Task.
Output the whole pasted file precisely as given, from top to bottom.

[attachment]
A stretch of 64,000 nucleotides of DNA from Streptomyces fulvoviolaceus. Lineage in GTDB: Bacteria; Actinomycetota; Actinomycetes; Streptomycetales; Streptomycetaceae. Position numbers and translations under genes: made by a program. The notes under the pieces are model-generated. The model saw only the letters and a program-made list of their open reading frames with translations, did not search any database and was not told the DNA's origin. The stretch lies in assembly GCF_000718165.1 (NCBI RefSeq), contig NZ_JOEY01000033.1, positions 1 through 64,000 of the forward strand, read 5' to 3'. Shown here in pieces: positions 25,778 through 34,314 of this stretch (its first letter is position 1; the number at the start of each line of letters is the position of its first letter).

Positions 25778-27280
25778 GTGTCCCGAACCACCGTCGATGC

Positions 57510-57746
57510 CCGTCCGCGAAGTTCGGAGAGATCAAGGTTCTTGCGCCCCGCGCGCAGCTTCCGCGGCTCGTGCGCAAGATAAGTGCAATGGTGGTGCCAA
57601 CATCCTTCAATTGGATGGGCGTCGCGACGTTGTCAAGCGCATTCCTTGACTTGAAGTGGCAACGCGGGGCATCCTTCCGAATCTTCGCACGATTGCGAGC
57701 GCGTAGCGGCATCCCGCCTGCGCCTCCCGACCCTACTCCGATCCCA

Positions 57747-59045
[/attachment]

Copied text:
A stretch of 64,000 nucleotides of DNA from Streptomyces fulvoviolaceus. Lineage in GTDB: Bacteria; Actinomycetota; Actinomycetes; Streptomycetales; Streptomycetaceae. Position numbers and translations under genes: made by a program. The notes under the pieces are model-generated. The model saw only the letters and a program-made list of their open reading frames with translations, did not search any database and was not told the DNA's origin. The stretch lies in assembly GCF_000718165.1 (NCBI RefSeq), contig NZ_JOEY01000033.1, positions 1 through 64,000 of the forward strand, read 5' to 3'. Shown here in pieces: positions 25,778 through 34,314 of this stretch (its first letter is position 1; the number at the start of each line of letters is the position of its first letter).

Positions 25778-27280
25778 GTGTCCCGAACCACCGTCGATGC

Positions 57510-57746
57510 CCGTCCGCGAAGTTCGGAGAGATCAAGGTTCTTGCGCCCCGCGCGCAGCTTCCGCGGCTCGTGCGCAAGATAAGTGCAATGGTGGTGCCAA
57601 CATCCTTCAATTGGATGGGCGTCGCGACGTTGTCAAGCGCATTCCTTGACTTGAAGTGGCAACGCGGGGCATCCTTCCGAATCTTCGCACGATTGCGAGC
57701 GCGTAGCGGCATCCCGCCTGCGCCTCCCGACCCTACTCCGATCCCA

Positions 57747-59045